In a thrilling night of football, Southampton came from one goal down to beat Watford 2-1 at St. Mary’s.
The match was hardly a classic, in fact for the most part it was a compendium of why both sides were bottom of the Premier League table and why they are two of the favourite sides to get relegated come the season’s end. There was shoddy defending, wayward passing and some hysterically bad decisions made in the final third.
But at the end we saw something else from the home side. Something positive. Southampton ended up winning but before they equalised they could have been three or four down as Watford spurned countless chances on the break. The Hornets have only scored nine goals so far this season and even with the magical movement of Ismaila Sarr, you can see why.
Saints, meanwhile, rode the line between bravery and stupidity like a clown going over a high-wire on a unicycle. They got where they needed to in the end but the entire journey had you gnashing your teeth and clenching your fists so hard your knuckles turned white.
Ralph Hasenhuttl‘s men just do not care. They will play his way even in situations where they probably shouldn’t because they don’t really have the players. Passing out of the back is one of the finest things a team can do but Saints lack a cohensive plan to do it, yet do it anyway.
Repeatedly Watford almost caught them out for their aggressive style, for their high-line. They should have caught them out, really, but they simply didn’t take their chances. Yet Saints never stopped doing things their way.
That bloody-minded commitment ended up really starting to pay dividends when Hasenhuttl made his changes. On came Sofiane Boufhal, the man who completed more dribbles than Leo Messi when on loan in Spain last season. Shane Long hit the ground running, stretching Watford and giving Saints real vertical threat. And finally Yann Valery replaced Cedric at right-back.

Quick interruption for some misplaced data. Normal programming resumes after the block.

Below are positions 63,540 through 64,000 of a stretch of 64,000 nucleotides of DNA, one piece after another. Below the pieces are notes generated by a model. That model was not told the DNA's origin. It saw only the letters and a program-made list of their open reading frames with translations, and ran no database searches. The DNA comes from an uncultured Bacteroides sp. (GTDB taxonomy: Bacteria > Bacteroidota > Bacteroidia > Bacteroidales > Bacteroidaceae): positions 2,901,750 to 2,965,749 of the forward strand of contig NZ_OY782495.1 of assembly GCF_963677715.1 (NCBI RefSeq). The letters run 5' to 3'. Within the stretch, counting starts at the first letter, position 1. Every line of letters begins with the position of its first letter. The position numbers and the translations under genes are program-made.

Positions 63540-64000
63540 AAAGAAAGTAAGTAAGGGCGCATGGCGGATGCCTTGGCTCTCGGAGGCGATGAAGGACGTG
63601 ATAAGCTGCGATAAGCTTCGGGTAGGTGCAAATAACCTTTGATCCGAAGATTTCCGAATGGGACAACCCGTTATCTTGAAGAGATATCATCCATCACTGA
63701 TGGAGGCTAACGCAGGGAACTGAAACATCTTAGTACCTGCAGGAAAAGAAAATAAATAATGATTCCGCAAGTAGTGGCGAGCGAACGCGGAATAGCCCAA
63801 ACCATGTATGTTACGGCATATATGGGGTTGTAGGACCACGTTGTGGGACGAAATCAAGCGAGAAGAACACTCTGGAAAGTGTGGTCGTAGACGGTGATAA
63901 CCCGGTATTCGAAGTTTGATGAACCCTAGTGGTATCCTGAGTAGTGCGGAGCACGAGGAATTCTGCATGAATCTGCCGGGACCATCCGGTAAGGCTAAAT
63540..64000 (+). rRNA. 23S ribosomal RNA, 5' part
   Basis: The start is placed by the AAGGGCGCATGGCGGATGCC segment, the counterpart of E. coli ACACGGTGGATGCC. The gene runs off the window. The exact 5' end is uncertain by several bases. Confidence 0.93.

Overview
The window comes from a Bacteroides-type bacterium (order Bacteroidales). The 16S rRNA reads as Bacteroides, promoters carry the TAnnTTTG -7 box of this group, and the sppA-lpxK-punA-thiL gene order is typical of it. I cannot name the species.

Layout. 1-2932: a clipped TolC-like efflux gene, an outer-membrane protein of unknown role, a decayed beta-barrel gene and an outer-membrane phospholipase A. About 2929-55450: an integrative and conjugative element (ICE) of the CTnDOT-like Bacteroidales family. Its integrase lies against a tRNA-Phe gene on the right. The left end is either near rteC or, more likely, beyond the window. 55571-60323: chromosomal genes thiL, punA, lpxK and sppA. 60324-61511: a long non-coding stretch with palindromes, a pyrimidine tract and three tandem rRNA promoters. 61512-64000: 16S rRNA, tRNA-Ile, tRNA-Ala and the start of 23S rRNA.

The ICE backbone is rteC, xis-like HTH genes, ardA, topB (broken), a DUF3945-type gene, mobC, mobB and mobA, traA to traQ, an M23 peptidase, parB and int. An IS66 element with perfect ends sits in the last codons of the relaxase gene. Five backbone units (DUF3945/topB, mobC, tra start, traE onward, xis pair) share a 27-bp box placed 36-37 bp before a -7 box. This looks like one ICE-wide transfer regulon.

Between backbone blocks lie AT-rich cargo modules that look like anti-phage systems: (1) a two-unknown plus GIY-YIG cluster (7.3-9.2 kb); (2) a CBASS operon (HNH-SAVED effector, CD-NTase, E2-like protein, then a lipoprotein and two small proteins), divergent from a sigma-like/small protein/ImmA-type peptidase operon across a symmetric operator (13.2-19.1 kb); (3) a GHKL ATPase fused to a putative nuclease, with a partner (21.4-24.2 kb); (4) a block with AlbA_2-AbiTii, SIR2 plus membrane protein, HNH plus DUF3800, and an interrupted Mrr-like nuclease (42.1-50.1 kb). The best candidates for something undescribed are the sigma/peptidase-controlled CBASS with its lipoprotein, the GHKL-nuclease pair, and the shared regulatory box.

Having Boufhal on the field dramatically improved Southampton’s ability to beat any Watford press and advance the ball – despite only being on the field for 33 minutes he had more completed dribbles than all but Moussa Djenepo’s 7. In fact Boufhal’s 5 dribbles was just one fewer than the whole Watford side put together.
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Once those changes had been made, Watford had just one further shot and that was Andre Gray’s in stoppage time. Meanwhile Southampton had six efforts on goal in the same period. The dominance was building and it was telling how both of their goals came about.
First, Moussa Djenepo danced his way into the box, skipping by his marker with a delightful bit of skill before prodding a cross to Danny Ings who bundled it home. That persistence and reliance on skill rather than just simply hoiking crosses into the box shows why one can make a big case for Southampton finally getting things “right.” But they’re perfectly capable of being ferocious if they need to, Danny Ings didn’t connect with Djenepo’s cross at first but kept moving forward and just stabbed it home.
Their second goal was a stunning free-kick from James Ward-Prowse, but the free-kick was won because Saints intercepted a Watford outlet pass in the left half-space and instantly advanced the ball with a driving run. That again showed not only the individual quality but the tactical coherence and true persistence of a much better side than one who sit 18th with 12 points.
But that 18th place is a huge improvement because they were 19th with 9 points, just one ahead of Watford. They’re now just two points behind Everton and Aston Villa (albeit having played a game more) but most importantly they’ve finally won. Their first victory since the middle of September, just their third win overall and their first at home all season.
If the draw against Arsenal represented progress being stalled, tonight was progress made flesh. Made real. Tonight was vindication for Ralph Hasenhuttl for coaching Saints his way. They didn’t play well, sure, but they knew what they were doing in that last 30 minutes and how they were going to drag it back. Tonight’s win was Southampton showing the spirit and steel that could well secure their salvation.